Mythik Imagination #1

Rated 3.00/5 based on 1 reviews
Mythik Imagination #1 is a collection of three sci-fi short stories in the spirit of the old pulp magazines of the 30s and 40s, but with a modern twist.

- A new inmate in an ancient prison discovers an incredible secret in "Yesterday's Eye's."

- See what it is like to face "The Figment of Doom."

- A zombie, a ghost and a phantom are not what they seem in "Ghosts of the Future." More
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About Jon Mac

Jon Mac writes SF/Fantasy with a pulp spirit, something he calls "Mythik" fiction. He's had jobs picking raspberries, babysitting Coyote pups, working in a recycling plant, directing live TV newscasts, and encoding HD video for Blu-Ray discs. He likes dancing and shopping. No, that's not really true. He's still waiting for flying cars and videophones to become popular. He lives in Los Angeles with his lovely wife and their wonder dog, Baxter.

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Reviews

Review by: Caroline Cryonic on June 27, 2011 :
Mythik Imagination #1 is a set of whimsical shorts that are as far removed as possible from hard sci-fi. It’s best described as “pulp sci-fi” with its use of psychic powers and futuristic settings… including a story set during WWII, of course.

The stories are easy to get into, and they launch into their concepts right from the first paragraph. Here’s the beginning of “Yesterday’s Eyes”:

[The blight of Prison made a whole world untouchable. It was a cesspool of nightmares; the one place the criminals and undesirables of two worlds feared like the bogeyman of a child’s fairy tale. It was much more than any common detention facility and had an entire world all to itself, isolated on the smallest of three moons circling a dead planet.]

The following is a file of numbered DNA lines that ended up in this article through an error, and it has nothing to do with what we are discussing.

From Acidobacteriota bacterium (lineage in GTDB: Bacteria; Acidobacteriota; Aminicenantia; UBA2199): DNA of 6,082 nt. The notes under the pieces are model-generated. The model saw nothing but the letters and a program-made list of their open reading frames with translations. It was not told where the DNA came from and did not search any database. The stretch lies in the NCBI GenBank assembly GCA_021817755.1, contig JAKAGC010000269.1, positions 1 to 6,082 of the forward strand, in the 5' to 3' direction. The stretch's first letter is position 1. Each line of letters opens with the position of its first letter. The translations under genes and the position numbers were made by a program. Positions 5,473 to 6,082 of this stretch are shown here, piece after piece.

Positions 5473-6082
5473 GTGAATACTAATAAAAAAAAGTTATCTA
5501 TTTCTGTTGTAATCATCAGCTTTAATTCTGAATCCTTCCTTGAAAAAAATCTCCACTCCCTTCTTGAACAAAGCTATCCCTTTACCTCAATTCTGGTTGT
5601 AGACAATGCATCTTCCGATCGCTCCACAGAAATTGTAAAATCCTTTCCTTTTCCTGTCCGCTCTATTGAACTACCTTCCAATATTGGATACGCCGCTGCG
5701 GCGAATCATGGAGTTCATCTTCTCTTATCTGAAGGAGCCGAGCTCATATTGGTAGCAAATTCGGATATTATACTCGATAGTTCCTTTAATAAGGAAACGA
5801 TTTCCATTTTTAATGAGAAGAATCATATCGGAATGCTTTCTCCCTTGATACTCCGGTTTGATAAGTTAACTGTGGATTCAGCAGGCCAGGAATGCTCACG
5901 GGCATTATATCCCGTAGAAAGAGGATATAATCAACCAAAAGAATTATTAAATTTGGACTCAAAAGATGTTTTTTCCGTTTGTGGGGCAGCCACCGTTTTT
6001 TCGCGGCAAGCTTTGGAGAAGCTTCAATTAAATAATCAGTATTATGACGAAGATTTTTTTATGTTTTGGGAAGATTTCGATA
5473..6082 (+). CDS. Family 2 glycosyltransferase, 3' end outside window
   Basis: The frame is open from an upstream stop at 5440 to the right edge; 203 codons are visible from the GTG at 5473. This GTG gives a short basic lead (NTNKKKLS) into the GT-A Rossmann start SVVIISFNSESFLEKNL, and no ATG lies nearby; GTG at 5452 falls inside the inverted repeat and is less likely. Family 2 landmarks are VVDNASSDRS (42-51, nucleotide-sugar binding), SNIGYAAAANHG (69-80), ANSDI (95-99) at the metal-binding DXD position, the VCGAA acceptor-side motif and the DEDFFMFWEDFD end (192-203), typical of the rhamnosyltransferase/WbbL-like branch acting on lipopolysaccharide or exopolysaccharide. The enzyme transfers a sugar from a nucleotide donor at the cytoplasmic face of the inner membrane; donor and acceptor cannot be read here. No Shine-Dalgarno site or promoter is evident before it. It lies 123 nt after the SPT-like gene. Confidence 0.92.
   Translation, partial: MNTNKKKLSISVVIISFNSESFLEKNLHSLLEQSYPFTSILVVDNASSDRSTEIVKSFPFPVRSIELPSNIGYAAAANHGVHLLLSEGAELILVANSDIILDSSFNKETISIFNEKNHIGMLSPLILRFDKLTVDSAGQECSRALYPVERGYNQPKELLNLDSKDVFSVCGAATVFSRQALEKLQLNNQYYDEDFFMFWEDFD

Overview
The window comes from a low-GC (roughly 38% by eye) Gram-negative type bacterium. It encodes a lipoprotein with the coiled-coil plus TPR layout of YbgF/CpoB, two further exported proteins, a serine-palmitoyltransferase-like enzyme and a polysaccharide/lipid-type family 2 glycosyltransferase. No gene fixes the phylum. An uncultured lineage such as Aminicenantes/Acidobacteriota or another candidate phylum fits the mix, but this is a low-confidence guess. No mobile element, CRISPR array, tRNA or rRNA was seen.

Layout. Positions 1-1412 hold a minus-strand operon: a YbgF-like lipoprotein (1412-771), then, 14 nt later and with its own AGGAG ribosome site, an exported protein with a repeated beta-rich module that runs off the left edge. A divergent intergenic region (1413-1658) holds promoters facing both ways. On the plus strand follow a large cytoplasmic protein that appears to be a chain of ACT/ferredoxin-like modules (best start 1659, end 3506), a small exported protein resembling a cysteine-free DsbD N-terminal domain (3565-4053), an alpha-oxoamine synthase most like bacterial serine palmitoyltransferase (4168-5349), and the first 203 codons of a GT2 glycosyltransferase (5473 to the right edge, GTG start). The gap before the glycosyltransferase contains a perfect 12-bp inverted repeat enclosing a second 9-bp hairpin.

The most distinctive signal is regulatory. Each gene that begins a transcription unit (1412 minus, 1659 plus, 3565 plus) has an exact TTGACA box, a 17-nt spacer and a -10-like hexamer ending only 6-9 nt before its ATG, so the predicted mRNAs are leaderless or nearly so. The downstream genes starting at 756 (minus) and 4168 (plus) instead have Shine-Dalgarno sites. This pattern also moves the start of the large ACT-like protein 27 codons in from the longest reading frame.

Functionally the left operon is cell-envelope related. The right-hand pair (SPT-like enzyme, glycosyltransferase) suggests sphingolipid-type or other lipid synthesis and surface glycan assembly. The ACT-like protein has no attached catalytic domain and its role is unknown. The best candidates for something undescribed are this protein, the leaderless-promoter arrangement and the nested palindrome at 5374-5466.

A planet called Prison where the other prisoners can kill you by channeling psychic powers of pure hate? Hard to get more pulp than that. These are concept-driven stories much in the style of The Twilight Zone. There’s not much in the way of interesting characters or action scenes and such, but I really enjoyed the novel concepts they explored and I felt satisfied with their length. The author skillfully conveys their distinct settings with the minimal use of detail, and I loved the overall tone as it authentically channels the pulp spirit. The “Ghosts of the Future” is the most enjoyable story in this collection.

On the other hand, “The Figment of Doom” is rather weak. I liked the premise, but instead of being whimsical, it just comes off as plain silly. It could have been a cute mind screw, but the amnesiac protagonist spends too much time making light of his situation before the reader could feel concern for him. I felt distant from him and never felt like he was in genuine danger, and that took away the ending’s punch. The protagonist’s self-conscious commentary could have worked in smaller doses, but instead it removed the suspense from the piece. I didn’t find this story witty or had any other reaction to it. I could give this story a miss, but the other two are still worthwhile.

While I didn’t appreciate all the stories in this collection, they’re unique and memorable. The author is adept at writing stories with wildly different settings structured around some really interesting and unusual ideas. Even though I’m giving this particular issue 3 stars for “good, but could have been more engaging”, I’m looking forward to the rest of the Mythik Imagination releases. Up next is a Weird West issue, and after that is Strange Sea Stories. Anyone who likes pulp would find this “Mythik” line of stories very intriguing and worth a look.

If you’re looking for hard sci-fi or pulp-action adventures, this isn’t the book. But if you want quirky high concept stories with pulp charm, this is a neat read.

Note: a free review copy was provided by the author.
(reviewed within a month of purchase)

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